A top spymaster of the US has recently warned of a strong possibility of communal violence in India ahead of the 2019 Lok Saba polls. Although the warning has no mention of Assam, the state can well be one of the focal points.
Prime Minister Narendra Modi-led NDA government’s move to push the Citizenship (Amendment) Bill, 2016 and subsequent reactions of the society towards the Bill may trigger a political, ethnic and religio-linguistic conflict in Assam.
“Parliamentary elections in India increase the possibility of communal violence if Indian Prime Minister Narendra Modi’s Bharatiya Janata Party stresses Hindu nationalist themes,” Dan Coats, Director of National Intelligence, said in his report to the members of the US Senate Select Committee on Intelligence recently.
The ongoing agitation in Assam over the Citizenship (Amendment) Bill, 2016 and the ongoing row over granting of ST status to six communities have already led to substantial misunderstanding among different communities despite the BJP led government trying its best to contain the situation.
The agitation of the All Assam Students’ Union (AASU), the Krishak Mukti Sangram Samiti (KMSS) and hundreds of organisations against the BJP-led government’s move to pass the contentious Citizenship (Amendment) Bill, 2016 in the Parliament has already triggered political conflict in different parts of the state.
The Bill, which was passed in the Lok Sabha on January 8, 2019, is yet to get Rajya Sabha nod.
The move of the Central government to form a committee to ensure granting of ST status to Moran, Matak, Tai Ahom, Koch Rajbongshis, Chutia and Tea tribes has also confused the tribal communities, who are currently enjoying the ST status.
While the clashes that broke out between the members of AASU and some BJP workers at Nalbari on Sunday are manifestations of this conflict on the streets, Wednesday’s clashes between some BJP workers and members of AASU and Asom Jatiyatabadi Yuba Chatra Parishad (AJYCP) also signalled probability of a major political conflict in the days to come.
On the other hand, the Centre’s move to set the ball rolling for granting ST status for six communities has also fumed the tribal communities who are currently enjoying ST status.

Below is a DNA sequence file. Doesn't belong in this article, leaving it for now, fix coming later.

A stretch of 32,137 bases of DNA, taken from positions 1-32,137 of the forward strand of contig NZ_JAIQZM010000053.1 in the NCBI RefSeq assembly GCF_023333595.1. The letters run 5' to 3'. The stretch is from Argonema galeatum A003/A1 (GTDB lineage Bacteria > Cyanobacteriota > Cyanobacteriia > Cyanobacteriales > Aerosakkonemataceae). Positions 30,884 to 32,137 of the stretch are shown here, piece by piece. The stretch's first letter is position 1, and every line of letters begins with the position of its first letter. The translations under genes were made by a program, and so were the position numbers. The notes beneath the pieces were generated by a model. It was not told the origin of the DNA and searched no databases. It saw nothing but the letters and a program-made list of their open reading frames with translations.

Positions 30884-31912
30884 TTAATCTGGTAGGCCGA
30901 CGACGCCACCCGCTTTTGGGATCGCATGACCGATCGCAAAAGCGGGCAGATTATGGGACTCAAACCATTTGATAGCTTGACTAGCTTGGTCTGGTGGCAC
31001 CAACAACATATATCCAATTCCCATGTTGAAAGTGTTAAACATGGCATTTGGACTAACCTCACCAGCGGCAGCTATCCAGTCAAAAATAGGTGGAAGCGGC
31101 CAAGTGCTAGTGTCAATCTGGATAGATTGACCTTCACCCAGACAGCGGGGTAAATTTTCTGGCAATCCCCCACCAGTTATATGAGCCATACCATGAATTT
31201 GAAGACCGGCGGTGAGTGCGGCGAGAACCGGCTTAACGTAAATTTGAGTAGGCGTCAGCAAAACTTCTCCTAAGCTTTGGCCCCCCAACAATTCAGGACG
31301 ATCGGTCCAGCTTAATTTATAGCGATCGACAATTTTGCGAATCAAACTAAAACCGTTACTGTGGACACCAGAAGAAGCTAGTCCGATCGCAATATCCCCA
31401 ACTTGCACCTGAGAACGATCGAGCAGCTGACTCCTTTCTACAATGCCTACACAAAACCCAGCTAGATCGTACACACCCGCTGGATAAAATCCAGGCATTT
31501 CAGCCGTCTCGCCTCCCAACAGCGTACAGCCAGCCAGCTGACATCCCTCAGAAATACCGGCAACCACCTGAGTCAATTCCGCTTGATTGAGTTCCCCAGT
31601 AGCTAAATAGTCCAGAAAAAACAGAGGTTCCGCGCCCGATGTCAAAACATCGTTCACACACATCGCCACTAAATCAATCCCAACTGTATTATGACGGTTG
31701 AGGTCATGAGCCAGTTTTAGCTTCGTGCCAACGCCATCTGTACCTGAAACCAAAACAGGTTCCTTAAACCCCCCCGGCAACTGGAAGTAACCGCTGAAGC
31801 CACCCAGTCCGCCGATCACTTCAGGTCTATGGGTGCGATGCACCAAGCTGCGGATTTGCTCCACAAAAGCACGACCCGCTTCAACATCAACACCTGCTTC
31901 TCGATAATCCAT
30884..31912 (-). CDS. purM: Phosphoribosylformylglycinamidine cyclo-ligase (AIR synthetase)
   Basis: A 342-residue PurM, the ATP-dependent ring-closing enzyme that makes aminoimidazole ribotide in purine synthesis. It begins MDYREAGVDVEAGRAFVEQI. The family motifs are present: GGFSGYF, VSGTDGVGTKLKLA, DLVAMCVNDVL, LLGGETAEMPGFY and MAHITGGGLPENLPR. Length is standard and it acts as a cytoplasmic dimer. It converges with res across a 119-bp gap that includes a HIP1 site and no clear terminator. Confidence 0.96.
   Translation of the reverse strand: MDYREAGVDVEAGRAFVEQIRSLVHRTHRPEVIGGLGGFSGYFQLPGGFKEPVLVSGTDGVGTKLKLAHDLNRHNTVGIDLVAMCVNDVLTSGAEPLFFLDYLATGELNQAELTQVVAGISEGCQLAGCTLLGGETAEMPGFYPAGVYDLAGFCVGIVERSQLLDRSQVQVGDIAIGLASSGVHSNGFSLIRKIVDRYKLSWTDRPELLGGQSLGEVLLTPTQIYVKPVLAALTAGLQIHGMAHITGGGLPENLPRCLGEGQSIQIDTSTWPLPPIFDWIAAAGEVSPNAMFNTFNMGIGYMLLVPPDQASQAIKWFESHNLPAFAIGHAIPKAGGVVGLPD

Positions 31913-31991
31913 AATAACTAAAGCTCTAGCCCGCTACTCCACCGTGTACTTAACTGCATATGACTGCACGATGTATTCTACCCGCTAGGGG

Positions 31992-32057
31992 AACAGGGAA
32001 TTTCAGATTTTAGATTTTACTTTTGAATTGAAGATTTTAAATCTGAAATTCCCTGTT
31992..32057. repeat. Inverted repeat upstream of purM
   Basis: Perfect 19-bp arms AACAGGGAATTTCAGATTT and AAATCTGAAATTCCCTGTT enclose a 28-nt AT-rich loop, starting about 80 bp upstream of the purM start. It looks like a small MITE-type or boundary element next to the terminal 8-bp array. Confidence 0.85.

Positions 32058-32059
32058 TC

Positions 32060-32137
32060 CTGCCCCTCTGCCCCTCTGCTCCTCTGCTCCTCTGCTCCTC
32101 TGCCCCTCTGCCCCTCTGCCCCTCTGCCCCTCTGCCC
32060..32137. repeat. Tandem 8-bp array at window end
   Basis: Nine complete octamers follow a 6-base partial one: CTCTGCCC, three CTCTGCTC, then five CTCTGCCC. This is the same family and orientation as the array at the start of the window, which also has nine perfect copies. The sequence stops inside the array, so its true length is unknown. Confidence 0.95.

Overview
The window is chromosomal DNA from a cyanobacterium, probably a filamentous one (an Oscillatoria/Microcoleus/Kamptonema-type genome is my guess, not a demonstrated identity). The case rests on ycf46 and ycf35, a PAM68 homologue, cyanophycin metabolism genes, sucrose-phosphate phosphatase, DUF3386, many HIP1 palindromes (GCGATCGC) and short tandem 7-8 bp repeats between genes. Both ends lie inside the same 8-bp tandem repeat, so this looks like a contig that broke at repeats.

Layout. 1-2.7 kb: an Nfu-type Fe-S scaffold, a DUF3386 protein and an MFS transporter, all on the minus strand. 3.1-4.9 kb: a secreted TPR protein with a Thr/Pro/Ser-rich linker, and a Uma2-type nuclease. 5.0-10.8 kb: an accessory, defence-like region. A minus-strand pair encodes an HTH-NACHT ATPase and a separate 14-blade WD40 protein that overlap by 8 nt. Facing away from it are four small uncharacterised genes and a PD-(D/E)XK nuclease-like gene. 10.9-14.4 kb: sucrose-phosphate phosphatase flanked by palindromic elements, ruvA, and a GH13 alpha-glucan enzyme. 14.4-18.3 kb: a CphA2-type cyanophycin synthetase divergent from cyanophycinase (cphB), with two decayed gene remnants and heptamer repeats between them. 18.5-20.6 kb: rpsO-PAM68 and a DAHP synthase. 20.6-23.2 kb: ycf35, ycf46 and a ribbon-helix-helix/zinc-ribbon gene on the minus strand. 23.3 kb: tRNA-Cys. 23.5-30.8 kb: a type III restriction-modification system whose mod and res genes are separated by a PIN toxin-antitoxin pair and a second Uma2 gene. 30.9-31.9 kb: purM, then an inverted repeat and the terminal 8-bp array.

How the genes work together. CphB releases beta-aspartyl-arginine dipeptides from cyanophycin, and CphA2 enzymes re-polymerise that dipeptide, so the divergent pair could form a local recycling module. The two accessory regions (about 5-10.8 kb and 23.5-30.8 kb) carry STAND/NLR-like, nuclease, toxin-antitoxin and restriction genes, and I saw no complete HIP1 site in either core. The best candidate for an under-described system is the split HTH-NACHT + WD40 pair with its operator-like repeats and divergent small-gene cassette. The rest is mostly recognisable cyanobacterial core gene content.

Biswajit Daimary, the Rajya Sabha member from the Bodoland People’s Front (BPF), which is a partner of the BJP-led coalition government in Assam, has on record stated that there is a fear among the existing ST communities that they would be deprived of their rights once the six communities are granted ST status.
A delegation of the BPF, led by Bodoland Territorial Council (BTC) chief Hagrama Mohilary, has already met Union Home Minister Rajnath Singh to ascertain that granting of ST status to six communities should not infringe upon the rights of those enjoying the status now.
Besides, the government’s move to push forward the contentious Citizenship (Amendment) Bill, 2016 has also created a divide between the Assamese and Bengali Hindus and the Muslims, which was not there in the post-Assam movement and during the time of Assam Accord.
The contentious Bill has also led to a rift between the Barak Valley and Brahmaputra Valley of Assam with former All Cachar Karimganj Hailakandi Students’ Association (ACKHSA) president Pradip Dutta Roy even threatening to deprive Assamese students of admission in Assam University at Silchar over protest against the Bill.
The Muslims, on the other hand, are also not happy over the Bill as it assures citizenship to persecuted Hindus.
The religious minority community has already been targetted by the leaders of the saffron party.
Assam finance minister HImanta Biswa Sarma had on record gone to blame the Bengali-speaking Muslims for encroaching the Vaishnavite Satras in Assam and blaming the community for rape and other crimes against women across the state.